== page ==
Only physicians can heal the U.S. health care system, says James T. Hansen, MD, in his excellent book, Reinvent the Heal: A Philosophy for the Reform of Medical Practice. Hansen believes the disintegration of U.S. health care is truly at hand. The issues he feels are most closely tied to the system’s decay are twofold: a lack of physician empathy and the excesses of technomedicine — the overuse of high technology.
A gastroenterologist currently practicing in Hawaii, Hansen takes the reader through his own medical training and the decades of teaching and practice that led to his insights into the system’s failures. He begins with anecdotes about working during the Los Angeles Watts riots, seeing patients receive unnecessary testing and treatment, observing physicians’ lack of empathy and quality caregiving — and being exposed to the pressures of the pharmaceutical industry.
Not immune to these issues himself, Hansen eventually experienced an epiphany. A health care provider’s concern opened his eyes to the importance of empathizing with patients. It made all the difference during his own struggle to receive an accurate diagnosis for chronic pain that resulted in hip surgery.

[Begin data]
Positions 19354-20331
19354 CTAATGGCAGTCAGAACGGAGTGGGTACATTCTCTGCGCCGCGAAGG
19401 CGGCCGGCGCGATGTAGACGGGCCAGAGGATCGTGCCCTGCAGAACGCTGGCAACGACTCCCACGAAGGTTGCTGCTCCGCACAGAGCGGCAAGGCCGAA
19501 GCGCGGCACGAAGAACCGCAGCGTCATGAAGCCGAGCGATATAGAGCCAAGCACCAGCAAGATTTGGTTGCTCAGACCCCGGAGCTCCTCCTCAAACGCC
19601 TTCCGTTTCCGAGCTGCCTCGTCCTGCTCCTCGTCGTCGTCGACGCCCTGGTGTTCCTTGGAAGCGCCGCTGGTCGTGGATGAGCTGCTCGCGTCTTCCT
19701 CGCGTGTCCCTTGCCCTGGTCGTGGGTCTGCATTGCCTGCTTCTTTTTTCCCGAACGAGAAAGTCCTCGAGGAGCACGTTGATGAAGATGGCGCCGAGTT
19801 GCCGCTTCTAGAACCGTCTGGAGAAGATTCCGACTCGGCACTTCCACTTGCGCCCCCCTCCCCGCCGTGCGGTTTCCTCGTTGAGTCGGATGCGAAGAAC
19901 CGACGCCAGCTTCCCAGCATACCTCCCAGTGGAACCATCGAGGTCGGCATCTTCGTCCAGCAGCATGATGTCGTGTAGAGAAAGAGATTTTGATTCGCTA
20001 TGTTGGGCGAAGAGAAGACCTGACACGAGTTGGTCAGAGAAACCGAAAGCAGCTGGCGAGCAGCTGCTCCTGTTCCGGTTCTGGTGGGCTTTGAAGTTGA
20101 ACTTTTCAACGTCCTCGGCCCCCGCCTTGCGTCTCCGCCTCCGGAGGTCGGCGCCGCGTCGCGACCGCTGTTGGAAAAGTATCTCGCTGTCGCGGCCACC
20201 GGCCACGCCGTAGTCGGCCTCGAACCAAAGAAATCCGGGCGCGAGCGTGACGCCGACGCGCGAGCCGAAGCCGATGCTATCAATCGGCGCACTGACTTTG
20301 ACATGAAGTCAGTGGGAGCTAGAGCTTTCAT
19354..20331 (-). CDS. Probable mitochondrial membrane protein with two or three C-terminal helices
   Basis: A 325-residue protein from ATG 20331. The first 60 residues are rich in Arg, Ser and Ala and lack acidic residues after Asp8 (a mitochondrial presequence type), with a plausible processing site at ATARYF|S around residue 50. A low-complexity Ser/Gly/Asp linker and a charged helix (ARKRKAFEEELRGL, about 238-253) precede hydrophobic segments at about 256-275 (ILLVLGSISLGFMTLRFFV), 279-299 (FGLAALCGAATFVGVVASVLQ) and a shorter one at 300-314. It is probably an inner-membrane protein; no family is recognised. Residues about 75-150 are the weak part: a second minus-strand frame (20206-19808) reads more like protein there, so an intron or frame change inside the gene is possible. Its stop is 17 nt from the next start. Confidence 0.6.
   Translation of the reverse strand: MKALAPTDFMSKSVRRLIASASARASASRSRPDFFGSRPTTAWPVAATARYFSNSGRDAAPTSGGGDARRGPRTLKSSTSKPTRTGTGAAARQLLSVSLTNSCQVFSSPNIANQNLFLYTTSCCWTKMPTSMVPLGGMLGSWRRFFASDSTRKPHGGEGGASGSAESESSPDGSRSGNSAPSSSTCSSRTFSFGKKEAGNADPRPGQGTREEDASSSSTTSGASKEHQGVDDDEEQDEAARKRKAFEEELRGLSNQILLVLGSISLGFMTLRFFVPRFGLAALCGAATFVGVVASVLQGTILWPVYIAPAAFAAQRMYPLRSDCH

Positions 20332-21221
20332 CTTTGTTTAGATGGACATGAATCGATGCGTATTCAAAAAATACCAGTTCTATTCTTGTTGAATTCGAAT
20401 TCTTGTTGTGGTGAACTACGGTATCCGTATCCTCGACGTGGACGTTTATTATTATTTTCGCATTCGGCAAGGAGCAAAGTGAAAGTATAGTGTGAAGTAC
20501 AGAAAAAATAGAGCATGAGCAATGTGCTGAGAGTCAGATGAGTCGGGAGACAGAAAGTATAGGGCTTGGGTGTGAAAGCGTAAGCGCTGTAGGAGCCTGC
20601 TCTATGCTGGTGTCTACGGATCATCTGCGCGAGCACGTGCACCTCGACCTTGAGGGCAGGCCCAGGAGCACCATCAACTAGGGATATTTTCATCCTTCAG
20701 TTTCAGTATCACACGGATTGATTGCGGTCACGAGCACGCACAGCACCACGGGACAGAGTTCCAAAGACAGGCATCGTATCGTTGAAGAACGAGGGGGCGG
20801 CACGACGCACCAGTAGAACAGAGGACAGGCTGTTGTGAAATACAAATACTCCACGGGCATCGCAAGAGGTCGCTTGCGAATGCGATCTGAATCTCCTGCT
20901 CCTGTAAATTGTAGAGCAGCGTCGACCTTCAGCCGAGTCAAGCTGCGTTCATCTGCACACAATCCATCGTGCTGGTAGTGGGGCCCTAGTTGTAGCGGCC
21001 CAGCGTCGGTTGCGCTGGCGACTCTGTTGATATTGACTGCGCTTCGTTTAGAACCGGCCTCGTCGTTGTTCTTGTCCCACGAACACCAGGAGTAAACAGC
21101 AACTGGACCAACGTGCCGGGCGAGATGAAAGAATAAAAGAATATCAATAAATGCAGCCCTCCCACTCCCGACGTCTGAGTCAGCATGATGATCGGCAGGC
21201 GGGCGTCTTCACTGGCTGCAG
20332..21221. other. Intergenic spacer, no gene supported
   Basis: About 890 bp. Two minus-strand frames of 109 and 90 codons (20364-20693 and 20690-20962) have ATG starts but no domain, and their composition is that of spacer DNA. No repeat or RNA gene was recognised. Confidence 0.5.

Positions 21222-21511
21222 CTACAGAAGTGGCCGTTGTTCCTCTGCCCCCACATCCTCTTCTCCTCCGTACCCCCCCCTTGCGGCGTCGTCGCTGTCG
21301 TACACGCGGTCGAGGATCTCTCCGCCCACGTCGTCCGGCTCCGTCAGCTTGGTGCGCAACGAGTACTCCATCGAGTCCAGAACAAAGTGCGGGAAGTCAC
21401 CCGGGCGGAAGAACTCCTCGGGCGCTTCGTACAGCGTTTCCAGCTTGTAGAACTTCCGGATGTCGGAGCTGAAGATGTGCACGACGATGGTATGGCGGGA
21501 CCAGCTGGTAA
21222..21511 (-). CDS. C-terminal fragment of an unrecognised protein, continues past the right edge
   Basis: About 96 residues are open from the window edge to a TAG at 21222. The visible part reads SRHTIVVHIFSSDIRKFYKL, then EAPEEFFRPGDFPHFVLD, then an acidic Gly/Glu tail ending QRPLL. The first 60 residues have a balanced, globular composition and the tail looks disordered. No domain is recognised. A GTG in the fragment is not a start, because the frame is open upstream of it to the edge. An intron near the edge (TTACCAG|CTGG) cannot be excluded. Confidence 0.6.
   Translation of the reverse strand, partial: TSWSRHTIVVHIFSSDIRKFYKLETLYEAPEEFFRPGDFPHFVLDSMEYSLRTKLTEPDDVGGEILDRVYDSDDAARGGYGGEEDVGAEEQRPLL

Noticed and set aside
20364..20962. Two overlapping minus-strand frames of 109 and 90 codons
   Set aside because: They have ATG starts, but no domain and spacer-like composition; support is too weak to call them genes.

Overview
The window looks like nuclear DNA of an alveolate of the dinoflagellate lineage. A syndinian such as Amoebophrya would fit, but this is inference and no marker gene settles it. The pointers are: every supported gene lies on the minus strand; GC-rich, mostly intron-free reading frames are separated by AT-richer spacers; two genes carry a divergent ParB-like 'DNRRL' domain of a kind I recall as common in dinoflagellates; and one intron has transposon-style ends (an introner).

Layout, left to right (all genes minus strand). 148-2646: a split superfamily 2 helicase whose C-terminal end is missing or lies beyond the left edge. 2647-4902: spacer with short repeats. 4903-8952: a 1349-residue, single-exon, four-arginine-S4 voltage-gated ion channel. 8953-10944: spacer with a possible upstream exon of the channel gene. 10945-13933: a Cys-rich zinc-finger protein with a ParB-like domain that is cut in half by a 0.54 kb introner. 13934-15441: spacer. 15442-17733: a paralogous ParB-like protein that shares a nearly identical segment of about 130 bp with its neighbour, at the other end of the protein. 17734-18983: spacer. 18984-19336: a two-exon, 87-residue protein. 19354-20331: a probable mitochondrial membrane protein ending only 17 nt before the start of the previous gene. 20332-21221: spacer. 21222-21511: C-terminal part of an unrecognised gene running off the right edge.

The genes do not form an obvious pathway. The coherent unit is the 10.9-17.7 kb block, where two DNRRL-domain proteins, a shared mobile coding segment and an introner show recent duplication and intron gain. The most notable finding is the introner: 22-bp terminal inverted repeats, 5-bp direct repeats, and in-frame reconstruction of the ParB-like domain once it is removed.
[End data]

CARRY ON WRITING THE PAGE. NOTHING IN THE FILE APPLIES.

The author believes that it’s technophysicians who have created a gulf between doctors and their patients. The health care system is given life when physicians listen to their patients and openly dialogue with them. That means a refocus on altruism and quality are the first steps to healing the system.
Hansen believes a unified voice of patients and caring physicians can galvanize the health care industry and affect a return to common sense, holistic medicine. Despite a scattering of typographical spacing issues in Reinvent the Heal, Hansen’s lyrical writing and cogent reasoning for reform may help fulfill his hope that the book will “serve as a stimulus” to those ends.
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